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Kidney Week

Abstract: FR-OR117

Benefits and Risks of Oral Anticoagulant Therapy in CKD: A Systematic Review and Meta-Analysis of Randomized Controlled Trials

Session Information

Category: CKD (Non-Dialysis)

  • 1902 CKD (Non-Dialysis): Clinical, Outcomes, and Trials

Authors

  • Ha, Jeffrey, The George Institute for Global Health, Sydney, New South Wales, Australia
  • Neuen, Brendon Lange, The George Institute for Global Health, Sydney, New South Wales, Australia
  • Cheng, Lap Pui, The George Institute for Global Health, Sydney, New South Wales, Australia
  • Jun, Min, The George Institute for Global Health, Sydney, New South Wales, Australia
  • Jardine, Meg J., The George Institute for Global Health, Sydney, New South Wales, Australia
  • Gallagher, Martin P., The George Institute for Global Health, Sydney, New South Wales, Australia
  • Garg, Amit X., London Health Sciences Centre, London, Ontario, Canada
  • Sood, Manish M., Ottawa Hospital Research Institute, Ottawa, Ontario, Canada
  • Perkovic, Vlado, The George Institute for Global Health, Sydney, New South Wales, Australia
  • Badve, Sunil V., The George Institute for Global Health, Sydney, New South Wales, Australia
Background

The effects of anticoagulation in chronic kidney disease (CKD) are uncertain. The aim of this systematic review was to study the benefits and risks of oral anticoagulant therapy in CKD.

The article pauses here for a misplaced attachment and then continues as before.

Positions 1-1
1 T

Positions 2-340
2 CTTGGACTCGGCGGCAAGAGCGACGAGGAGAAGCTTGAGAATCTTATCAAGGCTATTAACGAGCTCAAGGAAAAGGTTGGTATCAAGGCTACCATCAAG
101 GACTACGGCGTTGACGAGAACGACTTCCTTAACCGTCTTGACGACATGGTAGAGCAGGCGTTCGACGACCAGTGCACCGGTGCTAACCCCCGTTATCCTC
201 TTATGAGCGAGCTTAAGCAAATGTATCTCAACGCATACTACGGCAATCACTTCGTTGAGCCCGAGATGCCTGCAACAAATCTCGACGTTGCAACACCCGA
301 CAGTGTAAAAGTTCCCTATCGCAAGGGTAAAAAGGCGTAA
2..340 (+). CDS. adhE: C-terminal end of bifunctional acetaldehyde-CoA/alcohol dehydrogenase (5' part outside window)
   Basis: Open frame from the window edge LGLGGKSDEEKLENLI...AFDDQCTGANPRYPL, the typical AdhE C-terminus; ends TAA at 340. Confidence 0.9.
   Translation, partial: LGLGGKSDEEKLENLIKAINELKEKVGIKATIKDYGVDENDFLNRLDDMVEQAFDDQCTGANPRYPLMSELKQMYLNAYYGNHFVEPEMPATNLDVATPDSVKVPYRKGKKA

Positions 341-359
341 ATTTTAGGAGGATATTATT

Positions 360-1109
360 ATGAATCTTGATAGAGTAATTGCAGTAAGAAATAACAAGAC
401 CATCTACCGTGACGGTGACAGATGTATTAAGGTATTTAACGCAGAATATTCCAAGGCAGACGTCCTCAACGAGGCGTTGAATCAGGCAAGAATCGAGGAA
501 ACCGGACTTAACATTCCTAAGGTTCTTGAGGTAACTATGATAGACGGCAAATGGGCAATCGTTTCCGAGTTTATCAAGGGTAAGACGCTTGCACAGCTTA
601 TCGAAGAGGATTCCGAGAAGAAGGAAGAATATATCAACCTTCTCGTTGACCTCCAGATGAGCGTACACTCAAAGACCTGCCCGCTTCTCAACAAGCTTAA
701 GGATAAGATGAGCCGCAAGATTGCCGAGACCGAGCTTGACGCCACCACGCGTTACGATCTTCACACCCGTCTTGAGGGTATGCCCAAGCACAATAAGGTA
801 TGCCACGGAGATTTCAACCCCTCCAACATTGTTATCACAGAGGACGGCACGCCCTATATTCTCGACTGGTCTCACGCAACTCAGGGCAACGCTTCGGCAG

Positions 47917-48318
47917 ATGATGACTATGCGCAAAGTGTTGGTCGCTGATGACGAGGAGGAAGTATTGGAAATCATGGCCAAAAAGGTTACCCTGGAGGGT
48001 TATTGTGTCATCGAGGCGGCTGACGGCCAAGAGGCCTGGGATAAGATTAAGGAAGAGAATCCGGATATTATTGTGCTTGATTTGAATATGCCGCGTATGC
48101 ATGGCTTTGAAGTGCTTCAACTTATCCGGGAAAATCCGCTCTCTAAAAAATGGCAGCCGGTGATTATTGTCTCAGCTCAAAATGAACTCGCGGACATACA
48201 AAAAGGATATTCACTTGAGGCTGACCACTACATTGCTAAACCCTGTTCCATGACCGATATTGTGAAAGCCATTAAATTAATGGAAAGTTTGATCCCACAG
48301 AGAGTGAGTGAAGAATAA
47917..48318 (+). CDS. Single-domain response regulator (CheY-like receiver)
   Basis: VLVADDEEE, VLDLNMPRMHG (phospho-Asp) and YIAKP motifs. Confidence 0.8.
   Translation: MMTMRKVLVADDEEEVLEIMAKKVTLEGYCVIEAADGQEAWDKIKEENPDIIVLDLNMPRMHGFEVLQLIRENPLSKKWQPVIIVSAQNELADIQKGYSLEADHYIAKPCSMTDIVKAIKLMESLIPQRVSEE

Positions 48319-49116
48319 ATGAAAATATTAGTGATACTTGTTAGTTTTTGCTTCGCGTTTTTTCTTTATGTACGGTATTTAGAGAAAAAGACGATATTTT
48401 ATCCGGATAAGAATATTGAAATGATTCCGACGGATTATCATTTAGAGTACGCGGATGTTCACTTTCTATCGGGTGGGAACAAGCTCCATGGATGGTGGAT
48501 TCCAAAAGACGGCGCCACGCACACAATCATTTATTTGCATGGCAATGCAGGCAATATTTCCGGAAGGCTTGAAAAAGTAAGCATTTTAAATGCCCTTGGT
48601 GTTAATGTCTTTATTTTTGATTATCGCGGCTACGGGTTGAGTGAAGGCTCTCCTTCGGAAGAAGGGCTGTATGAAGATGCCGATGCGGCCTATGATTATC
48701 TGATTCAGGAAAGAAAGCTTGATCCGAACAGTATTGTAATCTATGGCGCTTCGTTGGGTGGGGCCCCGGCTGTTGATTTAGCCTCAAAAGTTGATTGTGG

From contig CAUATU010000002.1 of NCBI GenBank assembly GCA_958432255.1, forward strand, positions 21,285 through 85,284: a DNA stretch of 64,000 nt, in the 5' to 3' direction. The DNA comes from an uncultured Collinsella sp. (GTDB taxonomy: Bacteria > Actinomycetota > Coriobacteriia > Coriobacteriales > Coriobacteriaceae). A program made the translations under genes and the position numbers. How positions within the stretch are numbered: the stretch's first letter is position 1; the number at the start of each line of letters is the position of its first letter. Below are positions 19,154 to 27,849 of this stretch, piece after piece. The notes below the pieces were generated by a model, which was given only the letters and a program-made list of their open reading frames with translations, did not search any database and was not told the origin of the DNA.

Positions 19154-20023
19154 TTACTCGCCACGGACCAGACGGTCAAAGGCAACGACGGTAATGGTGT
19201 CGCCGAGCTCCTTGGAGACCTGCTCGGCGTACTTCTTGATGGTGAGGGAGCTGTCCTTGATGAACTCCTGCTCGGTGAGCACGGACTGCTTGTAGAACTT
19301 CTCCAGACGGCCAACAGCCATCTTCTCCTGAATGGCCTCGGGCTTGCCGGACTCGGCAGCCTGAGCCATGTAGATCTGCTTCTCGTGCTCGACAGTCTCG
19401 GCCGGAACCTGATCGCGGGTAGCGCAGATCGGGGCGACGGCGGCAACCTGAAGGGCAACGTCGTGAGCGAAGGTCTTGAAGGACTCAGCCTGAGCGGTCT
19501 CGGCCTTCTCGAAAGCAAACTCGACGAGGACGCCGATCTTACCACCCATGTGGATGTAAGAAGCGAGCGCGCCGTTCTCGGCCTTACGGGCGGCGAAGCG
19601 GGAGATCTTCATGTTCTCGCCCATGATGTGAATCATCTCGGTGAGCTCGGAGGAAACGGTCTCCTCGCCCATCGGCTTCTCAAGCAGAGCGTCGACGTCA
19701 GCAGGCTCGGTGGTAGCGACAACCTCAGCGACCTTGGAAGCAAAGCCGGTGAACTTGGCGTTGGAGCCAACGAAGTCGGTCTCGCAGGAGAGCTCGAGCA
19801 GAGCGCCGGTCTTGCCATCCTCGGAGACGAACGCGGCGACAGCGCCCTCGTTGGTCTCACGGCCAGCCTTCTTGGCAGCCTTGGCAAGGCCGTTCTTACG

Methods

Electronic databases were searched for randomized controlled trials with ≥3 months follow-up in CKD patients (Stage 3-5D) that evaluated oral anticoagulant therapy. Treatment effects were summarized using random-effects meta-analysis.

Results

Nine trials (1341 participants) compared a vitamin K antagonist (VKA) to placebo, no study medication, aspirin, or low molecular weight heparin (LMWH). Twenty-three trials (27849 participants) compared a non-vitamin K oral anticoagulant (NOAC) to VKA, placebo, aspirin, or LMWH. Only 7 VKA trials (663 participants) included patients with advanced CKD, including dialysis patients. There were no clear differences in the risk of all-cause death (7 trials, RR 0.92, 95%CI 0.71, 1.18), and major bleeding (6 trials, RR 1.08, 95%CI 0.61, 1.92) between the VKA and combined control groups. Data on venous thromboembolism (VTE) and stroke or systemic embolism in atrial fibrillation (SSE-AF) with VKA were scant. Compared to VKA, NOAC reduced the risk of SSE-AF (5 trials, RR 0.82, 95%CI 0.70, 0.96), major bleeding (8 trials, RR 0.71, 95%CI 0.51, 0.97), hemorrhagic stroke (3 trials, RR 0.42, 95%CI 0.20, 0.65), and intracranial hemorrhage (3 trials, RR 0.43, 95%CI 0.26, 0.60); and had similar risk of VTE/VTE-related death (4 trials, RR 0.86, 95%CI 0.47, 1.58), and all-cause death (4 trials, RR 0.91, 95%CI 0.78, 1.06). There were no clear differences in the risk of all-cause death (6 trials, RR 0.95, 95%CI 0.82, 1.11), VTE/VTE-related death (7 trials, RR 0.56, 95%CI 0.29, 1.09), and major bleeding (14 trials, RR 1.04, 95%CI 0.74, 1.44) between the NOAC and combined control groups. Compared to placebo, the effect of NOAC on major adverse cardiovascular events was uncertain (3 trials, RR 0.85, 95%CI 0.73, 1.01).

Conclusion

NOAC have a benefit-risk profile superior to VKA in early stages of CKD, with significant reductions in SSE-AF and major bleeding. However, there is insufficient evidence to conclude whether patients with advanced CKD derive benefit from VKA or NOAC.